Shareholders' equity represents what portion of a company's assets would go to its owners after its financial obligations, called liabilities, are paid out. You can use a simple equity formula to find shareholders' equity if you know a company's assets and liabilities. It's often provided and broken down into various subcategories, such as retained earnings held by the company and paid-in capital from investors, on a company's balance sheet.
Shareholders' equity is a company's assets minus its liabilities. It can be a negative number, although this usually doesn't mean that shareholders actually owe money to the company or its creditors.
Corporate Assets and Liabilities
A balance sheet is one of the standard documents shared by companies with investors, and it spells out a company's assets and liabilities.
Assets are essentially what the company owns, and they include tangible holdings like real estate, buildings, tools, inventory for sale and the like. A company's assets also include cash and securities, accounts payable owed to the company and prepayments on rent and services. Assets that can be converted to cash within a year are called current assets, while other assets are long-term assets.
Liabilities are a company's financial obligations. They're also divided into current and long-term liabilities, where current liabilities are owed within a year and long-term liabilities can be paid off over a longer period of time. Common liabilities you'll find on a corporate balance sheet include wages owed to workers, taxes owed to the government, dividends to be paid to shareholders, rents owed to landlords and any debt taken out by a company.
Finding Shareholders' Equity
Shareholders' equity is computed by subtracting liabilities from assets. It's often listed on the company's balance sheet.
Sometimes you'll see it broken down into common stock equity, meaning the nominal value of the outstanding shares of common stock in the company, along with the similar preferred stock equity and a figure called additional paid-in capital, which represents what shareholders paid for their shares beyond that nominal par value. The par value of the stock is in some cases set at 1 cent or $1, and often has little relation to its actual value, so additional paid-in capital is often the bulk of the shareholders' equity.
In theory, if a company is liquidated, the shareholders' equity would go to the investors in proportion to how much stock they own. If shareholders' equity is more than a company's market capitalization, meaning how the total market value of the company's stock, some investors will see this as a bargain, since in theory, they're able to buy the stock at a discount. It can, however, also be a sign that investors overall believe the shareholders' equity will decline, perhaps because the company will need to spend cash or take on debt.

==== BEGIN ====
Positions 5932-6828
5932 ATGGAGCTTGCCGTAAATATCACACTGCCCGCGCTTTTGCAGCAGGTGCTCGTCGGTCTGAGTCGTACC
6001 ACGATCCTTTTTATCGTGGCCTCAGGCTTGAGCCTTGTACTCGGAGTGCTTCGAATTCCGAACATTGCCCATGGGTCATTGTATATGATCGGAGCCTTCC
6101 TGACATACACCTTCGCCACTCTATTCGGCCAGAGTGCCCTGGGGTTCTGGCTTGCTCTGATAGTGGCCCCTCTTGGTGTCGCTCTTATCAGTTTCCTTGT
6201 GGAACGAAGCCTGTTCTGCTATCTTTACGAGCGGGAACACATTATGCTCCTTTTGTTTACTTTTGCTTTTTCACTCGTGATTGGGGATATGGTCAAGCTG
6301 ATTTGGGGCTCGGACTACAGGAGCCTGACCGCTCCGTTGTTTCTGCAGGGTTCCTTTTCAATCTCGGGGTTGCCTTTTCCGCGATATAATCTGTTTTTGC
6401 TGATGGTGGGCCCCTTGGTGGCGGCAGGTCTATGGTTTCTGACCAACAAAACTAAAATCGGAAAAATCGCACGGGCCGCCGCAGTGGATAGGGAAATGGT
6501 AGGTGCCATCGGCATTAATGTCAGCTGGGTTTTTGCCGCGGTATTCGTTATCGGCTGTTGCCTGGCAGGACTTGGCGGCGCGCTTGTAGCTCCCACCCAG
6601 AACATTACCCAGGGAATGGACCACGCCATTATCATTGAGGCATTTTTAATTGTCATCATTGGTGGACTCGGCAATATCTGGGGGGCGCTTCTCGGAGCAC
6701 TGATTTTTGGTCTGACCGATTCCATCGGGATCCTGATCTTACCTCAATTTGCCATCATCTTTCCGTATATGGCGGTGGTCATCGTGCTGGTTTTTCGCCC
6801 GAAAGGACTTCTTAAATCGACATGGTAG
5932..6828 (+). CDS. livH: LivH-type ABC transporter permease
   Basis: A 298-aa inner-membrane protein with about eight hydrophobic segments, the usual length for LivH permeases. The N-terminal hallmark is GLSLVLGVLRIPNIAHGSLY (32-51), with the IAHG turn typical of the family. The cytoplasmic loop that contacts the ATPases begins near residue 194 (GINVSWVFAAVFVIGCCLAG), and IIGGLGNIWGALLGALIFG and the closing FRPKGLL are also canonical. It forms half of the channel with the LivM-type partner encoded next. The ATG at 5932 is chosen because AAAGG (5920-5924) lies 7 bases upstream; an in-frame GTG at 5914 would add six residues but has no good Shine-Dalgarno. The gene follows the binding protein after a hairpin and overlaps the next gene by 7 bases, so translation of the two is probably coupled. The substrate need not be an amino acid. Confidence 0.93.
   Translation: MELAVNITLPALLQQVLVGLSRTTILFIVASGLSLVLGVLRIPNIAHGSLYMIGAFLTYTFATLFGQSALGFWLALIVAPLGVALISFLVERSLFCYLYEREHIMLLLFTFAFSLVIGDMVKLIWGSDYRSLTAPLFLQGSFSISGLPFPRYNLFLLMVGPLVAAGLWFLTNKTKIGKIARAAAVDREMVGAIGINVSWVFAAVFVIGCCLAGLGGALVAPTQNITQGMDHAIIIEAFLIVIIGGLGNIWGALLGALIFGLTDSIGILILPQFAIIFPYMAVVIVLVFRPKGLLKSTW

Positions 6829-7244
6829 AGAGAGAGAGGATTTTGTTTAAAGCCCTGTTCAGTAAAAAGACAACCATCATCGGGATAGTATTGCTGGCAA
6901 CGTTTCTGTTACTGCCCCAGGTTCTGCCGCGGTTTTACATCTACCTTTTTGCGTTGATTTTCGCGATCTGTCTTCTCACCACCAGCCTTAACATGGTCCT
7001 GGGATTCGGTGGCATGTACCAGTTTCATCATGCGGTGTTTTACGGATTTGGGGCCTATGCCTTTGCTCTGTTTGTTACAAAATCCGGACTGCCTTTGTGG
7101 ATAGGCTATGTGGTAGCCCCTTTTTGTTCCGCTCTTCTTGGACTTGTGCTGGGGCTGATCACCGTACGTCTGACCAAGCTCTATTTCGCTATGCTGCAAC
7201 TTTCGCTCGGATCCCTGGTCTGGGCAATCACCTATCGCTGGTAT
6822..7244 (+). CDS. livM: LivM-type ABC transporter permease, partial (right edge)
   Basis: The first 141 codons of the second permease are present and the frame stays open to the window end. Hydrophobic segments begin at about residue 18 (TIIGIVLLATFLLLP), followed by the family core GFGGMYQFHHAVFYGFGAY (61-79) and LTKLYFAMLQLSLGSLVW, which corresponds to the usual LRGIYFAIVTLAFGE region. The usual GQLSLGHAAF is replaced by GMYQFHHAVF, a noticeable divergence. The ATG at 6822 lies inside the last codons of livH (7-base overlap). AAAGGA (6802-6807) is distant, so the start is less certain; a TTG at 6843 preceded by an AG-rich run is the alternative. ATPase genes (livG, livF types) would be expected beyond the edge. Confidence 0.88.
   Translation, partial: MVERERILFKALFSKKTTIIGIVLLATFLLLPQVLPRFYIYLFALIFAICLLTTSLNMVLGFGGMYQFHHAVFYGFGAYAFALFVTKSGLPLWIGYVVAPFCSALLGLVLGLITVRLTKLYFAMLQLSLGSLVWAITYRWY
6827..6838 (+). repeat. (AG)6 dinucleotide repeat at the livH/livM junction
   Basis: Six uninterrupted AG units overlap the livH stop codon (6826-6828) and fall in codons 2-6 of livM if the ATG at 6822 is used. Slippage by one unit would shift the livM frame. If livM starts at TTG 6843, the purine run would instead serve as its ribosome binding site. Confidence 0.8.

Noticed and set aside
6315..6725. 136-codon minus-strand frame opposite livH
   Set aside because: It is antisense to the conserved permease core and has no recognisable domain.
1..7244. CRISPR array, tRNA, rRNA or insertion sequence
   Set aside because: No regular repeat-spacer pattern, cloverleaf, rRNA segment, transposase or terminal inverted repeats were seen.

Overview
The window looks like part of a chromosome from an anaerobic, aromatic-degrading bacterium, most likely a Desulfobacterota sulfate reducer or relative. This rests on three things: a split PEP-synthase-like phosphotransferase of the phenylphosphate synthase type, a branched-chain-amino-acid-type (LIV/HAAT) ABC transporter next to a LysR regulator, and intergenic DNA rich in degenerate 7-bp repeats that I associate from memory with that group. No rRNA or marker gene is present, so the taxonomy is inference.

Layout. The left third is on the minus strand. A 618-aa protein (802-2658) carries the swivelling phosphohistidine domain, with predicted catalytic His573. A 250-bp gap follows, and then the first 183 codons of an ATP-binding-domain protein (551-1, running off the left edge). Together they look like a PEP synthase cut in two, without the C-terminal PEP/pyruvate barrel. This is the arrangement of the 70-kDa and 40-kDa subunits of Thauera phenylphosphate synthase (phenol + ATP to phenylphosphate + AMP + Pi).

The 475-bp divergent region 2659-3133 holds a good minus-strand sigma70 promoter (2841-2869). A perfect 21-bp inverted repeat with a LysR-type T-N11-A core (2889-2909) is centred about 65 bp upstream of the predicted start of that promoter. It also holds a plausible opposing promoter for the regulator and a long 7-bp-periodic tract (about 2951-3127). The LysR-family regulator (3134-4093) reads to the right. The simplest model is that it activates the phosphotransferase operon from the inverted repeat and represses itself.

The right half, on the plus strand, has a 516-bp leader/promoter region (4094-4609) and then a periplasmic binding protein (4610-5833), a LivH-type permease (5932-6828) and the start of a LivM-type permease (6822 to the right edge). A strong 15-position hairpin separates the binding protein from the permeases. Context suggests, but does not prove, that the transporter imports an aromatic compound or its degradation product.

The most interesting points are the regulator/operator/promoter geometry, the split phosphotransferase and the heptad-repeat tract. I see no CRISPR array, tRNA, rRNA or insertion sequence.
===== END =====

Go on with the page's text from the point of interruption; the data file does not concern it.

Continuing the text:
Negative Shareholders' Equity
Shareholders' equity can be negative. This can be a red flag for investors, since it means that unless something changes, there will be little left for them after the company resolves its liabilities. This situation usually arises if a company has lost money or been forced to take on excess debt to pay its bills.
It usually does not mean that shareholders owe money to the company, since modern corporate structures don't make shareholders personally responsible for the company's debts, though they can certainly lose their existing investments.
In some cases, investors will look at the debt-to-equity ratio of a company in evaluating its financial health. This is computed by dividing the company's total liabilities by its shareholders' equity. Companies with a higher debt-to-equity ratio are more leveraged, and this will lead some investors to view them as risky.
Variations of the debt-to-equity ratio look only at long-term debt, to avoid fluctuations due to short-term obligations on the company's balance sheet.
- If the total liabilities exceed the total assets, the shareholders' equity is negative.
Steven Melendez is an independent journalist with a background in technology and business. He has written for a variety of business publications including Fast Company, the Wall Street Journal, Innovation Leader and Ad Age. He was awarded the Knight Foundation scholarship to Northwestern University's Medill School of Journalism.